Containing contradictions is difficult, sometimes crazy making—a mutual affirmation and denial. American academic of color. Fully an academic. I imagine what I would do were I among the truly wealthy: lottery fantasies. I imagine that after seeing the world I would settle down to reading and to writing, learning and teaching, likely about politics and language—academics. Yet fellow academics are foreign to me in many ways, and I think they will always be, that I will always be somehow an outlander. I am of color, now fully aware of the color, and I am of poverty (not just “from” poverty), never (not even now, economically) of the middle class, not even quite the colored middle class (who are not equal with the white middle class). So I often feel alone professionally. But I just as often feel a member of a professional community—a community that extends beyond the university that employs me, a community that includes all English-language teachers. Contradictions.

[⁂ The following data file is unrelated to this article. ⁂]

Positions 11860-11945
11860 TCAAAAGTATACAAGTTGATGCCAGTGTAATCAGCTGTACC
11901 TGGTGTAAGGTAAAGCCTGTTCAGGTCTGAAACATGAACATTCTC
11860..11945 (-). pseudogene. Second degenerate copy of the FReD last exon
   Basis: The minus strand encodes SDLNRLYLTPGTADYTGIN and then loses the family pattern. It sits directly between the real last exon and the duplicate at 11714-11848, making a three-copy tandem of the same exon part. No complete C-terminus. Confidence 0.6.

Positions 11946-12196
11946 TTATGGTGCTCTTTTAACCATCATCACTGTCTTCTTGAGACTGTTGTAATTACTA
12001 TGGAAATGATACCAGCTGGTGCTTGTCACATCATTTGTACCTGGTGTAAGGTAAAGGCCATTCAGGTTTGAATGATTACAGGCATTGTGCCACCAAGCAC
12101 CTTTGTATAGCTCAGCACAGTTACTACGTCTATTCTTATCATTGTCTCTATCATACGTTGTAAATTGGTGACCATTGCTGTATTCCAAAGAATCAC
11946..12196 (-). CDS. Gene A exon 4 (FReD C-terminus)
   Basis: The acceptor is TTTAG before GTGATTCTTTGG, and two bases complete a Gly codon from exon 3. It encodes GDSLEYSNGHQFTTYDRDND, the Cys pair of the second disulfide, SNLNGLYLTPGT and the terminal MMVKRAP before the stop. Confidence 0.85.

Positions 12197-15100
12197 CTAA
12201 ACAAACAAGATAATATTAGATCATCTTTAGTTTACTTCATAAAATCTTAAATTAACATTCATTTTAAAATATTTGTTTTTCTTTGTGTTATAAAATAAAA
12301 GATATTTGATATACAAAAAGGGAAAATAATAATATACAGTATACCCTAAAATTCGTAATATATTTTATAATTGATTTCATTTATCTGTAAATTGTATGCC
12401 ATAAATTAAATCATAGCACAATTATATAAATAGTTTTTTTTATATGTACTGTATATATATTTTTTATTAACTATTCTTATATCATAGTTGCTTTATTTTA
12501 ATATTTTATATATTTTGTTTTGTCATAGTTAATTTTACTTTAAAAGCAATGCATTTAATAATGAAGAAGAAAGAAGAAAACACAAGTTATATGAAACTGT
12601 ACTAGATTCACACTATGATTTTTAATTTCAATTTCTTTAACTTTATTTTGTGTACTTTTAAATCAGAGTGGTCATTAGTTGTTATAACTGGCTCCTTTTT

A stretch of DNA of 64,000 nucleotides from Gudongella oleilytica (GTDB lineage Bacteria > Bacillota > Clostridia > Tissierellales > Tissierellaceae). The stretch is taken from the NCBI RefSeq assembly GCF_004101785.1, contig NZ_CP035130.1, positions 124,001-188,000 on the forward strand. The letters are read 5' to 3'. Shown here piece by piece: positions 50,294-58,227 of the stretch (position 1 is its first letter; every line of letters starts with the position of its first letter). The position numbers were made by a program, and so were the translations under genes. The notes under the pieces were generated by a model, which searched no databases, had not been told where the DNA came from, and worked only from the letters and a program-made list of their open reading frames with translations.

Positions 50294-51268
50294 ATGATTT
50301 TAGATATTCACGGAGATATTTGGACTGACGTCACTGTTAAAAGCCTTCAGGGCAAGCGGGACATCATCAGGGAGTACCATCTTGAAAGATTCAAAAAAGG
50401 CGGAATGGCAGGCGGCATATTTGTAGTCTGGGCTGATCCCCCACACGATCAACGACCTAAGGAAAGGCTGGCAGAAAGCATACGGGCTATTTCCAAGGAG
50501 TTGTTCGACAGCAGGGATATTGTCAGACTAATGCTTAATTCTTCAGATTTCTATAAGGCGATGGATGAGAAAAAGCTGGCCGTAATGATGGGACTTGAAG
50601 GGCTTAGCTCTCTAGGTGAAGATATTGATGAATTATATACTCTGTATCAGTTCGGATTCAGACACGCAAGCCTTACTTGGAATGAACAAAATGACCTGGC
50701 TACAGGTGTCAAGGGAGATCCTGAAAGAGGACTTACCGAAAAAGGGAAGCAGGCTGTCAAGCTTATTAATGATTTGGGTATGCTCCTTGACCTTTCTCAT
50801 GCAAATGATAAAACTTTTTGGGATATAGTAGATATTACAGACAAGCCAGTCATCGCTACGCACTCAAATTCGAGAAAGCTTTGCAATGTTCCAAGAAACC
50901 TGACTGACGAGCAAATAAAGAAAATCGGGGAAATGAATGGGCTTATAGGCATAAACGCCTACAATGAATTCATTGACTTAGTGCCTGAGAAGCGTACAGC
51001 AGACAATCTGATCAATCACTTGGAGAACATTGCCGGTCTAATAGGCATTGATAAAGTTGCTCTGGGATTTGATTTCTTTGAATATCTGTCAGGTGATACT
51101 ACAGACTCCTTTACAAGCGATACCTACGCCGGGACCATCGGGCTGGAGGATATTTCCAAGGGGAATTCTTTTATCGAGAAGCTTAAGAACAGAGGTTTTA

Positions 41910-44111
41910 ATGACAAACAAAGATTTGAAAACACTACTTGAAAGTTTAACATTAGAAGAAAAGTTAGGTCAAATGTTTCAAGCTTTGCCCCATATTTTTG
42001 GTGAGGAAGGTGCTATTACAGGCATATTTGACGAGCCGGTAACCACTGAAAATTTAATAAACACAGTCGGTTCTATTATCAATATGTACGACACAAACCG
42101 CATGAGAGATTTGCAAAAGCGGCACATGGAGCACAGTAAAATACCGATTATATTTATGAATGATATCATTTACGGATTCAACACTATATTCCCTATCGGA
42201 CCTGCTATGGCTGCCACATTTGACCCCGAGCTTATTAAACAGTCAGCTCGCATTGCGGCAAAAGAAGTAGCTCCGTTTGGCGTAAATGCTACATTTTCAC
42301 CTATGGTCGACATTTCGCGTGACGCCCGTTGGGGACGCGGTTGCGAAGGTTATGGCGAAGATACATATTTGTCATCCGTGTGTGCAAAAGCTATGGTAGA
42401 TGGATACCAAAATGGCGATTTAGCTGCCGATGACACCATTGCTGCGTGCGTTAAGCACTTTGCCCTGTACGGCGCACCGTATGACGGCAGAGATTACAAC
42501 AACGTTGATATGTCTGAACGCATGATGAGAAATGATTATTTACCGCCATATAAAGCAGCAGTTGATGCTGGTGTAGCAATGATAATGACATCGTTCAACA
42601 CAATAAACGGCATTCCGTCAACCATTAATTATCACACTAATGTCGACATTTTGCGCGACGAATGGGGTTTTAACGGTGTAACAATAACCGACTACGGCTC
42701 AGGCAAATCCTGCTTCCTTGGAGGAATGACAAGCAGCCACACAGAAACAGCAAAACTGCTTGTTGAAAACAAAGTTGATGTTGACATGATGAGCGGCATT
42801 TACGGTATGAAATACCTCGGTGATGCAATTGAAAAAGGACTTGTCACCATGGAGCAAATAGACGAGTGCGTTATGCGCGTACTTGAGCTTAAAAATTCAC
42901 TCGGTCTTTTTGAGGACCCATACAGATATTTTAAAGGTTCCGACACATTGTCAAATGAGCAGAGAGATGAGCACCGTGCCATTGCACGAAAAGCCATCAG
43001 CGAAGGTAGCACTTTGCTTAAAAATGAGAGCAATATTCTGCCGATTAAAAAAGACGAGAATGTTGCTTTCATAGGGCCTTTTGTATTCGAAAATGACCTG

I met English-language arts teachers for the first time while I was involved with a National Writing Project site. I discovered their legitimate concerns for those students of color who studied in their classrooms in numbers far greater than those of the college classroom. I also discovered how much the teachers could not understand about being of color and of poverty, but how much they would change if they could make real changes. I discovered teachers’ desperate struggles to understand. Teachers’ struggles to understand helped to explain their acceptance of Richard Rodriguez: the second-generation child of Mex­ican immigrants whose own struggles made him a popular writer at the expense of his ties to his family and to his culture. He said this great expense is simply the cost of becoming American. The teachers know of this, from the stories of their own forefathers and foremothers. But there is a difference between him and them. They assimilated. Yet, for all his fame as an American writing in English about assimilation, his attempts at assimilation failed. He is called upon to explain the Latino; he has not melted into the American pot. Classroom English teachers’ struggles explain their acceptance of Mike Rose as telling of the minority. He does tell about the person of color. But his tellings are the observer’s tellings, even if told with passion and compassion, with academic rigor and with empathy. His remains the story of the immigrant, of bumpy roads into the middle class. His story is not typical of the college kid, but he was a college kid nevertheless. The teachers’ struggles explain their acceptance of E. D. Hirsch’s Cultural Literacy, a theory espousing good old-fashioned assimilation, what all immigrants go through. None tells our story. Us: those who are not immigrants but long-time citizens and residents who never quite assimilate, even when assimilation is sought after and all the explicitly mentioned preconditions are met. There are so few of us outside of “our fields” (like Latino literature or bilingual education). The scarcity explains how traditions continue, good old-fashioned traditions which have excluded too many of us for too long or else have alienated us from our own traditions. One story follows. But, in the telling there won’t be all that much about Monday morning and the hundred-plus students the English language arts teacher will face. There will be some. But my experiences at teaching are limited: a decade, almost exclusively at the college. I wasn’t even a student in the English language arts teachers’ classrooms. Yet I can tell of my journey, and I can tell of the theories, some mine, some others’, that help to explain such journeys. The theories are important, can provide the bases for classroom practices, can suggest why some practices might work better than others, how some practices might work counter to what’s intended. In what follows I will tell of systems and of anomalies, of contra­dictions, of how the things that happened to me were systemic, and how I managed to slip through the cracks in the hegemonic bloc. I will tell of hegemony. What it means. How it operates. How, maybe, to counter it. What follows will tell of the pleasures and frustrations I experience in working within an institution that constantly seeks change and continually impedes change, of my respect and affection for nice people who are too often unwittingly unkind to people of color. Respect and affection—and a belief that most would do better by people of color—provide the impetus for this book. What follows tells of how events and observations and speculations suggest matters for further consideration by those who would do better by those of us who are of color. My views are grounded in experience, elaborated upon by theory, and tested in research. The theory has many sources, but at bottom there is Antonio Gramsci. Gramsci tells it best, to my mind. He appeals to my sense of what rings true based on what I’ve known. Of all those who prompted me to write this, Gramsci resounds the loudest. For he says in his Cultural Writings that